Applying Roberts, the Court held that the fact that defendant’s and codefendant’s confessions “interlocked” on a number of points was not a sufficient indicium of reliability, since the confessions diverged on the critical issues of the respective roles of the two defendants. Lee v. Illinois, 476 U.S. 530 (1986). Roberts was narrowed in United States v. Inadi, 475 U.S. 387 (1986), which held that the rule of “necessity” is confined to use of testimony from a prior judicial proceeding, and is inapplicable to co-conspirators’ out-of-court statements. See also White v. Illinois, 502 U.S. 346, 357 (1992) (holding admissible “evidence embraced within such firmly rooted exceptions to the hearsay rule as those for spontaneous declarations and statements made for medical treatment”); and Idaho v. Wright, 497 U.S. 805, 822–23 (1990) (insufficient evidence of trustworthiness of statements made by child sex crime victim to her pediatrician; statements were admitted under a “residual” hearsay exception rather than under a firmly rooted exception). back
246
541 U.S. 36 (2004). back
247
541 U.S. at 60–61. back
248
541 U.S. at 63. back
249
541 U.S. at 68–69. back
250
541 U.S. at 54, 59. back
251
541 U.S. at 51–2 (internal quotation marks and citations omitted), quoted with approval in Melendez-Diaz v. Massachusetts, 557 U.S. ___, No. 07–591, slip op. at 3–4 (2009). back
252
541 U.S. at 68. back
253
Melendez-Diaz v. Massachusetts, 557 U.S. ___, No. 07–591, slip op. at 23, 1, 2 (2009). back
254
Bullcoming v. New Mexico, 564 U.S. ___, No. 09–10876, slip op. at 12 (2011). back
255
567 U.S. ___, No. 10–8505, slip op. (2012). back
256
See, e.g., Melendez-Diaz v. Massachusetts, 557 U.S. ___, No. 07–591, slip op. (Justice Thomas concurring). back
257
Giles v. California, 128 S. Ct. 2678, 2682, 2683 (2008). back
258
128 S. Ct. at 2683. back
259
128 S. Ct. at 2686. back
260
547 U.S. 813 (2006). back
261
547 U.S. at 822. back
262
547 U.S. at 828–29. Thus, where police responding to a domestic violence report interrogated a woman in the living room while her husband was being questioned in the kitchen, there was no present threat to the woman, so such information as was solicited was testimonial. Id. at 830 (facts of Hammon v. Indiana, considered together with Davis.) back
263
562 U.S. ___, No. 09–150, slip op (2011). Justice Sotomayor wrote the majority opinion, joined by Chief Justice Roberts and Justices Kennedy, Breyer and Alito. Justice Thomas file an opinion concurring in judgment, while Justices Scalia and Ginsburg filed dissenting opinions. Justice Kagan did not participate in the case. back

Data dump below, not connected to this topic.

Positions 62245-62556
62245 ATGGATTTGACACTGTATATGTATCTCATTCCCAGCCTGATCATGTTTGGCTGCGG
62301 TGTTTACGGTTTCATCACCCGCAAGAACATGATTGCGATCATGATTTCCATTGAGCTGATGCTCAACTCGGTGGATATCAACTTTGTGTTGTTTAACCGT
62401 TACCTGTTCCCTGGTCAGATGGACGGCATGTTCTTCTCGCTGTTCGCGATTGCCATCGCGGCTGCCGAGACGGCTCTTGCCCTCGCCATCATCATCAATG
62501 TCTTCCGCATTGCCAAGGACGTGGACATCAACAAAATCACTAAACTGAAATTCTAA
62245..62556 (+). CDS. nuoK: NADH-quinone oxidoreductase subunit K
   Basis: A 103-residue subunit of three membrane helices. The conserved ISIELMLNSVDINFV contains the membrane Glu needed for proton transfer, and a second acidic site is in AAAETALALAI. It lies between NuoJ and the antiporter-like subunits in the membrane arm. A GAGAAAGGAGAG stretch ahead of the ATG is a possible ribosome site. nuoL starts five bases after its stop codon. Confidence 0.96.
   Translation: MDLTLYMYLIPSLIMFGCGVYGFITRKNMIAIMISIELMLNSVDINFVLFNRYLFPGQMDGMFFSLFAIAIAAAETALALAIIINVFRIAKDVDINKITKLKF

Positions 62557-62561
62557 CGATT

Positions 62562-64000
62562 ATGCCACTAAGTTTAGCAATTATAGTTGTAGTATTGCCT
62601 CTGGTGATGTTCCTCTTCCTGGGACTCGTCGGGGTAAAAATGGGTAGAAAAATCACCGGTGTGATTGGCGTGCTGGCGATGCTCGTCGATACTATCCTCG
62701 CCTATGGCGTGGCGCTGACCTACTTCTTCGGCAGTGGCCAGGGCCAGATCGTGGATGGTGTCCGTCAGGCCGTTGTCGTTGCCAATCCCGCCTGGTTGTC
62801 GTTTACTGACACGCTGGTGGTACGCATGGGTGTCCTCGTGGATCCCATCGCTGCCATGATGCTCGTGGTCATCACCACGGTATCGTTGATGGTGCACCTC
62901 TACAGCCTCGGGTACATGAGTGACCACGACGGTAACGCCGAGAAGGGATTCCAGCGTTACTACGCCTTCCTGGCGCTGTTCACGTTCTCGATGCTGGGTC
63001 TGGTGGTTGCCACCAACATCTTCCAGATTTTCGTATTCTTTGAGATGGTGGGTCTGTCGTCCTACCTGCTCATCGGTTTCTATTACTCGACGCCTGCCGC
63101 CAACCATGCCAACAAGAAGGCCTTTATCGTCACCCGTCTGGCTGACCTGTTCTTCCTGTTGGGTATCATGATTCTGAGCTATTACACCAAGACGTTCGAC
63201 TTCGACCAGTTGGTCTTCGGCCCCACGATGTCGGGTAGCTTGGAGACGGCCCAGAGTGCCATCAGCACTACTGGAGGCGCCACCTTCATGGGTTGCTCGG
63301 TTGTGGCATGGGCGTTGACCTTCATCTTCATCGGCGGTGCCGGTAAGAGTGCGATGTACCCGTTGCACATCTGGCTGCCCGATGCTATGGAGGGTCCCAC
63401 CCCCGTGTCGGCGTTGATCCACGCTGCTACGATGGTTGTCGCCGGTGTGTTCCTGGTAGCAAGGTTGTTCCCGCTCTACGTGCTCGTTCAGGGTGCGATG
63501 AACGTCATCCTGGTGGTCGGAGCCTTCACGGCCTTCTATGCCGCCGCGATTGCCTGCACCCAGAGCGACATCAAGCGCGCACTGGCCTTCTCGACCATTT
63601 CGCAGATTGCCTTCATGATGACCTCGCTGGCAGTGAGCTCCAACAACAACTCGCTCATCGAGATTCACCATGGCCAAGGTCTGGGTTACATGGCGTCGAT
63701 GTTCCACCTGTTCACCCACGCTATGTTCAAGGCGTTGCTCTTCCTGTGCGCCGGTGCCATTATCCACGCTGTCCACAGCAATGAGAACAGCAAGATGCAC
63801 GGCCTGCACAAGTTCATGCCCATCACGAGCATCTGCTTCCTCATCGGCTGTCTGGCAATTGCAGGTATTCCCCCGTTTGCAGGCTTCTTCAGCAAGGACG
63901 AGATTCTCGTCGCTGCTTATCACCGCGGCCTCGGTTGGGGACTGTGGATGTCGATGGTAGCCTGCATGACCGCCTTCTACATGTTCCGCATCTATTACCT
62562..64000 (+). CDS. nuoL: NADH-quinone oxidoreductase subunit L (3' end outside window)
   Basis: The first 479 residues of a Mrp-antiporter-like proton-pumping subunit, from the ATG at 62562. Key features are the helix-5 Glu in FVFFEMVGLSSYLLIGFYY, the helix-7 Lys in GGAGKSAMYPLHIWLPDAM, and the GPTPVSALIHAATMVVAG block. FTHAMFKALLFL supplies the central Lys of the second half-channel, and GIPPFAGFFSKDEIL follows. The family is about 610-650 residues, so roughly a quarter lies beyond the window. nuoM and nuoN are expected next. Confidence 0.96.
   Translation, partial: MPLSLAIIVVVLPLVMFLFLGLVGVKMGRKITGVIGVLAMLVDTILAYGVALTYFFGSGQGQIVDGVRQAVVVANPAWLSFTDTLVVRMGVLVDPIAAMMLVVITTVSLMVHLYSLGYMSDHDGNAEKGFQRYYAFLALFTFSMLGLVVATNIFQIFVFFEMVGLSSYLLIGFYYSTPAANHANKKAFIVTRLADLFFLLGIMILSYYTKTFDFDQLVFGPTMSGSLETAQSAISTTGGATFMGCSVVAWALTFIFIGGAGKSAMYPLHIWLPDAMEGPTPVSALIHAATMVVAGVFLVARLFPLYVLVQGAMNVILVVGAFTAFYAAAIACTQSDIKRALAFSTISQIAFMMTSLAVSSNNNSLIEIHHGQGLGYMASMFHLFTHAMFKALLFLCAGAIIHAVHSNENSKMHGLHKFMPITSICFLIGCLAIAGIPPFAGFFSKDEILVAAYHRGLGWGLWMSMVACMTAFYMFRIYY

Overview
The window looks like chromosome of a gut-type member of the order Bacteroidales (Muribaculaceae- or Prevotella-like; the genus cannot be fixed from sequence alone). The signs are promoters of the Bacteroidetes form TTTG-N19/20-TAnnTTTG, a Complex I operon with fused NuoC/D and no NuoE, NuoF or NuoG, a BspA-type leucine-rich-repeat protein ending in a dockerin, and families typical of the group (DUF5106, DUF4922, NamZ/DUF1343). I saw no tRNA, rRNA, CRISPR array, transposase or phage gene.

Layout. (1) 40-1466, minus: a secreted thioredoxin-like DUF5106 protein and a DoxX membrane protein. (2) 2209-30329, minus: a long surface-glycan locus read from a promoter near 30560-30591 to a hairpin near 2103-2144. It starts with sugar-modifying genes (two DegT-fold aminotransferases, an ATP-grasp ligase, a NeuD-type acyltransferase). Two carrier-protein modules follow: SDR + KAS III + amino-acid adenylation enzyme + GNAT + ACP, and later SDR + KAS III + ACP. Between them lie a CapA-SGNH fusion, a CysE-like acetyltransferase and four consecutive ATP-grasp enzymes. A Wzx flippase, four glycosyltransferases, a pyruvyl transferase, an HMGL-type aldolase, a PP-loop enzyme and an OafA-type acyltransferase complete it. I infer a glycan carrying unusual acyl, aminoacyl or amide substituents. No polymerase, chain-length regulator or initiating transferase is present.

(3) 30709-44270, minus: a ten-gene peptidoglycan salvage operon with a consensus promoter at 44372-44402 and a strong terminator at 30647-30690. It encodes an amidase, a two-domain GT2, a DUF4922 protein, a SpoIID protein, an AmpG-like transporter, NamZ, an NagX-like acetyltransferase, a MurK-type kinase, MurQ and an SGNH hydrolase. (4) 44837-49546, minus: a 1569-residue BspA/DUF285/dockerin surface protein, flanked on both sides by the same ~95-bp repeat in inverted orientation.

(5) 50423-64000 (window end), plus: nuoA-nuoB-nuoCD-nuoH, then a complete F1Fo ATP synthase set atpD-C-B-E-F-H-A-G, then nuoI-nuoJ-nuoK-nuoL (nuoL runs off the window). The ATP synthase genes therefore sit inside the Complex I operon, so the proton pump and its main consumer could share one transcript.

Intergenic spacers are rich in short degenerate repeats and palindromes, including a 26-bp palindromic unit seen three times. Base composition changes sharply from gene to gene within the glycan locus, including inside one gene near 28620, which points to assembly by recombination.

264
Slip op. at 16. back
265
Slip op. at 20. back
266
See slip op. at 15 n.9. The Court noted that many exceptions to hearsay rules rest on the belief that certain statements are made for a purpose other than use in a prosecution See, e.g., Fed. Rule Evid. 801(d)(2)(E) (statement by a co-conspirator during and in furtherance of the conspiracy); 803(4) (Statements for Purposes of Medical Diagnosis or Treatment); 803(6) (Records of Regularly Conducted Activity); 803(8) (Public Records and Reports); 803(9) (Records of Vital Statistics); 803(11) (Records of Religious Organizations); 803(12) (Marriage, Baptismal, and Similar Certificates); 803(13) (Family Records); and 804(b)(3) (Statement Against Interest). back
267
See 576 U.S. ___, No. 13–1352, slip op. (2015). back
268
Id. at 1. back
269
Id. at 7–10. back
270
Id. at 7. back
271
487 U.S. 1012 (1988). back
272
On this latter point, the Court indicated that only “individualized findings,” rather than statutory presumption, could suffice to create an exception to the rule. 487 U.S. at 1021. back
273
487 U.S. at 1015, 1021. back
274
487 U.S. at 1018 n.2. back
275
497 U.S. 836 (1990). back
276
Coy was decided by a 6–2 vote. Justice Scalia’s opinion of the Court was joined by Justices Brennan, White, Marshall, Stevens, and O’Connor; Justice O’Connor’s separate concurring opinion was joined by Justice White; Justice Blackmun’s dissenting opinion was joined by Chief Justice Rehnquist; and Justice Kennedy did not participate. In Craig, a 5–4 decision, Justice O’Connor’s opinion of the Court was joined by the two Coy dissenters and by Justices White and Kennedy. Justice Scalia’s dissent was joined by Justices Brennan, Marshall, and Stevens. back
277
497 U.S. at 849 (emphasis in original). back
278
497 U.S. at 850. Dissenting Justice Scalia objected that face-to-face confrontation “is not a preference ‘reflected’ by the Confrontation Clause [but rather] a constitutional right unqualifiedly guaranteed,” and that the Court “has applied ‘interest-balancing’ analysis where the text of the Constitution simply does not permit it.” Id. at 863, 870. back
279
497 U.S. at 855. back
280
497 U.S. at 857. back
281
497 U.S. at 855. back
282
Kentucky v. Stincer, 482 U.S. 730, 744 (1987). back
283
Michigan v. Lucas, 500 U.S. 145 (1991). back